UPDATE Dec. 12: More than 5,200 receive meningitis B vaccines
Princeton University has provided the first dose of the meningitis B vaccine to 5,268 individuals, which represent 91 percent of the approximately 5,800 University community members who were eligible to receive the vaccine. Vaccinations were given during clinics in Frist Campus Center from Monday through Thursday, Dec. 9-12.
"We are delighted that so many of our students followed the Centers for Disease Control and Prevention's recommendation to receive the first dose of the vaccine," Vice President for Campus Life Cynthia Cherrey said. "That being said, it is important that students get the second dose in February to maximize their protection. We are grateful for the work of the many University offices, outside agencies and other partners who continue to diligently support our efforts to limit the spread of meningitis on campus."
Two doses of the vaccine, given at separates times, are needed for maximum protection against meningitis. A second dose will be available for eligible University groups in February at a time to be announced.
The University also will make special arrangements to provide the vaccine in January for eligible individuals who were not on campus for the first dose this week, or who will be away from campus for the second dose in February because of study abroad or other programs.
"With the support of University, state and local officials, the vaccination campaign ran seamlessly and expectations were exceeded regarding the number vaccinated," said Dr. Manisha Patel of the CDC's Meningitis and Vaccine-Preventable Diseases Branch. "However, it’s critical that everyone who got this first dose return for their second dose to boost and maintain individual protection, and accomplish our goal of preventing additional cases."
During the last day of the clinic Thursday, University Health Services staff reminded students about the importance of getting a second dose and continuing to be mindful of hygienic practices to limit the spread of meningitis, such as not sharing cups, eating utensils or smoking materials.
"Meningitis is a life-threatening illness and we need as many people as we can to get vaccinated," Dr. Janet Neglia said. "If we can vaccinate enough people, we hope to stop this outbreak."
Since March, there have been eight cases of meningococcal disease associated with University students and a student visitor, all of which were caused by meningococcal bacteria known as serogroup B.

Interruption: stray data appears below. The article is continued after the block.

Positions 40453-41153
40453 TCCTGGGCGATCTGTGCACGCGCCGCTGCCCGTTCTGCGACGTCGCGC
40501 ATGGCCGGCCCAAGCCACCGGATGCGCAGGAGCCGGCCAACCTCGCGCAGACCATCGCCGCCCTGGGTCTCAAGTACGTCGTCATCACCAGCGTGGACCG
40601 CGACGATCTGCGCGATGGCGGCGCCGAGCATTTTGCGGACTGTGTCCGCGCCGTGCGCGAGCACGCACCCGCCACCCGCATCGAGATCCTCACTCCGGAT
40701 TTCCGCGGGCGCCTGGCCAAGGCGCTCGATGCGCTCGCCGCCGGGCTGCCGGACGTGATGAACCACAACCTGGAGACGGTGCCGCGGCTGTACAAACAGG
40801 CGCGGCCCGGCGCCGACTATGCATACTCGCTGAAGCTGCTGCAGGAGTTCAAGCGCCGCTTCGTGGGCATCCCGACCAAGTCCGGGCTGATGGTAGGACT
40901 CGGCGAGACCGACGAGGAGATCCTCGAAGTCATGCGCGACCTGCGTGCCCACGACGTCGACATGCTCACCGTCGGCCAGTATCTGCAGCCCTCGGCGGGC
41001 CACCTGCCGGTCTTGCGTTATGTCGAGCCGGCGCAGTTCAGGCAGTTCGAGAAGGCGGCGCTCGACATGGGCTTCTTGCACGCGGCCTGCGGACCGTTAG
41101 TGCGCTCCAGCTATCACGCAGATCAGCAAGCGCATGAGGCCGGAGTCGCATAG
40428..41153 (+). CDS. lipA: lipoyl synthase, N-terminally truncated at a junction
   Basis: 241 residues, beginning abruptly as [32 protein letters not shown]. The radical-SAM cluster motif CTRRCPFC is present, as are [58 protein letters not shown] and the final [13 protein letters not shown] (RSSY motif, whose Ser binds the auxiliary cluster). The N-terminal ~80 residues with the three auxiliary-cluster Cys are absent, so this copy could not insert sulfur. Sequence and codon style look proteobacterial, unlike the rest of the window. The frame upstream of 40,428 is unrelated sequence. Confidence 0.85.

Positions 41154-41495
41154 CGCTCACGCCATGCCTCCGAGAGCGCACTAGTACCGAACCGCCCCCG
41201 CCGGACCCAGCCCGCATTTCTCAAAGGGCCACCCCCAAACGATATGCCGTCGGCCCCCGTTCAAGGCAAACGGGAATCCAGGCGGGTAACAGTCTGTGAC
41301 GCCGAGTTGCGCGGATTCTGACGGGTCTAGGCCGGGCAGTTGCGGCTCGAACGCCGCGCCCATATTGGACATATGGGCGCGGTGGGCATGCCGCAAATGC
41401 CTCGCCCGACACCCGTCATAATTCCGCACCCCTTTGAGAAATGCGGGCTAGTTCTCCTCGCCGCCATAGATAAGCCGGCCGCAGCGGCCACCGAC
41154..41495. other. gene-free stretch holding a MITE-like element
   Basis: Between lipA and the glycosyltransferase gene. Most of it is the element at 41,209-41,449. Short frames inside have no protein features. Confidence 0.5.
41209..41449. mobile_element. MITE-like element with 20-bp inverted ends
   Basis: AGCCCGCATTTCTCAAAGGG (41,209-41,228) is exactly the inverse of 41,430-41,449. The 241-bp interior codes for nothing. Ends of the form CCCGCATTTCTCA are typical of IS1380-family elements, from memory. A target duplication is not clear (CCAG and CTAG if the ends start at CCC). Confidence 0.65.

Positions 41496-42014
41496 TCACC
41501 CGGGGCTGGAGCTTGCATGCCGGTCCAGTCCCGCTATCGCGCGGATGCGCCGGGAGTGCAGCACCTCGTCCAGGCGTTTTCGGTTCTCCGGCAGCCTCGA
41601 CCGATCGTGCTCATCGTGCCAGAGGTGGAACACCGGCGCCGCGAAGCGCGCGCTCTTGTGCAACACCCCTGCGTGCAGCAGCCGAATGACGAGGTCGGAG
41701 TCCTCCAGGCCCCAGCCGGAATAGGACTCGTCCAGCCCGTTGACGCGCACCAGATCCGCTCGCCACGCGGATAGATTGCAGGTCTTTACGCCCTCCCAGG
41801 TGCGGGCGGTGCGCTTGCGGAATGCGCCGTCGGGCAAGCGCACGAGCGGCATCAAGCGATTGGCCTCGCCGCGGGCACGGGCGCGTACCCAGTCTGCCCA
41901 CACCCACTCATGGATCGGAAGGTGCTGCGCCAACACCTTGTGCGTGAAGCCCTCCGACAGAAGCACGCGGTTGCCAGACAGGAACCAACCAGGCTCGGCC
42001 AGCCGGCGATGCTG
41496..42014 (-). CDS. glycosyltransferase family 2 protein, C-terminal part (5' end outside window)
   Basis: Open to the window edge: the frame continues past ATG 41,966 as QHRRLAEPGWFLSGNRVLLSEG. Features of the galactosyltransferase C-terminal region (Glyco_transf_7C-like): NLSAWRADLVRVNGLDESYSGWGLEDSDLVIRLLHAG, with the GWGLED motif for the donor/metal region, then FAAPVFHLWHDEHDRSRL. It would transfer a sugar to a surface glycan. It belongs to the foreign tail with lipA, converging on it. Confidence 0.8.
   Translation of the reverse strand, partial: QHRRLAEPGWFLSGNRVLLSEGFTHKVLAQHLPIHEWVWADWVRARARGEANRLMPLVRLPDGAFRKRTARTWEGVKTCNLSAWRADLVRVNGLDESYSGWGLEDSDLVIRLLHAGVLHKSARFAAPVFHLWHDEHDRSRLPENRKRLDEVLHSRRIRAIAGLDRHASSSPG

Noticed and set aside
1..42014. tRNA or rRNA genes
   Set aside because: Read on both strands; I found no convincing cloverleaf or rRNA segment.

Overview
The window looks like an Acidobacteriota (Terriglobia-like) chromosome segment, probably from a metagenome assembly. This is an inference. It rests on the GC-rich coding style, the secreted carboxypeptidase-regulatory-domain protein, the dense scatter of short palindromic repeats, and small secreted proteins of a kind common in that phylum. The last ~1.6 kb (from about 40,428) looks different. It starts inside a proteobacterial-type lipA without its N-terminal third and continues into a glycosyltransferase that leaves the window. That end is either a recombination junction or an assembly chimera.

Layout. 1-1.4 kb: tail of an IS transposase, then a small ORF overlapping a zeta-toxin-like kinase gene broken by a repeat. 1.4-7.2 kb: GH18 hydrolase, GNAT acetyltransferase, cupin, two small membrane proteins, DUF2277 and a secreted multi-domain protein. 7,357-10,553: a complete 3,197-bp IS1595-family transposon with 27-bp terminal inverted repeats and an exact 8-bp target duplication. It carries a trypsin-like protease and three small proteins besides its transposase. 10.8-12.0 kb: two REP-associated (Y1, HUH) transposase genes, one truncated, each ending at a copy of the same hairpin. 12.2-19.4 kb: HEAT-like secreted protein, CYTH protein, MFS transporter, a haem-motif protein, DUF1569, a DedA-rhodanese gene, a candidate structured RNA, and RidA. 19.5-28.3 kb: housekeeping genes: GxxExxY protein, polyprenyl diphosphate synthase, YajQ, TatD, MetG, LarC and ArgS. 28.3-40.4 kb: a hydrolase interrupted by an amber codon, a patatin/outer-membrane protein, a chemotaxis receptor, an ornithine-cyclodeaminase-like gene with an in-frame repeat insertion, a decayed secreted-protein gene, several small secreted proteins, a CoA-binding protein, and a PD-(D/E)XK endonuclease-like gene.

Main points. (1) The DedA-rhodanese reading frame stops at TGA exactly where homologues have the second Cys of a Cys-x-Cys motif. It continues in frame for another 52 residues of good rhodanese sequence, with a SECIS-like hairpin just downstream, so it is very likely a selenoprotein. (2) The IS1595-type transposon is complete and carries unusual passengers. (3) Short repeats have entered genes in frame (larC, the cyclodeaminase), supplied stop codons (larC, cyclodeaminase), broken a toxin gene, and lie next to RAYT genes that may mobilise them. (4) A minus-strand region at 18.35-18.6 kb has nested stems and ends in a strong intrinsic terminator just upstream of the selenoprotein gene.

Last month, the CDC recommended that all Princeton undergraduate students; graduate students living in undergraduate dormitories, the Graduate College and annexes; and other members of the University community with certain medical conditions receive the vaccine to help protect against meningococcal disease caused by serogroup B bacteria.
These groups were recommended to receive the vaccine because young adults and people with certain medical conditions (such as problems with their spleen or complement pathway disorders) are at increased risk of getting meningitis, especially those who live in close quarters such as dormitories.
Physics doctoral student Ji Qi said most of his friends who live in the Graduate College have been vaccinated.
"I wanted to get it because I hear the disease is very serious and I want to protect myself," Qi said after receiving his shot on Thursday.
Freshman Allie Burton said she had no reluctance about getting vaccinated, even with one arm already in a cast for a fractured elbow.
"I thought it would be better to get the vaccine and have a sore arm [from the shot] than to get meningitis," Burton said.
The meningitis B vaccine offered at Princeton is licensed for use in Europe and Australia, and was recently approved for use in Canada. It is not licensed in the United States, but the CDC and the Food and Drug Administration (FDA) have allowed the use of the vaccine for this particular situation at Princeton.
The University is covering the cost of the vaccine, and nurses from Maxim Health Systems administer the vaccine during campus clinics.
Information about future vaccine clinics will be updated on the University's meningitis website.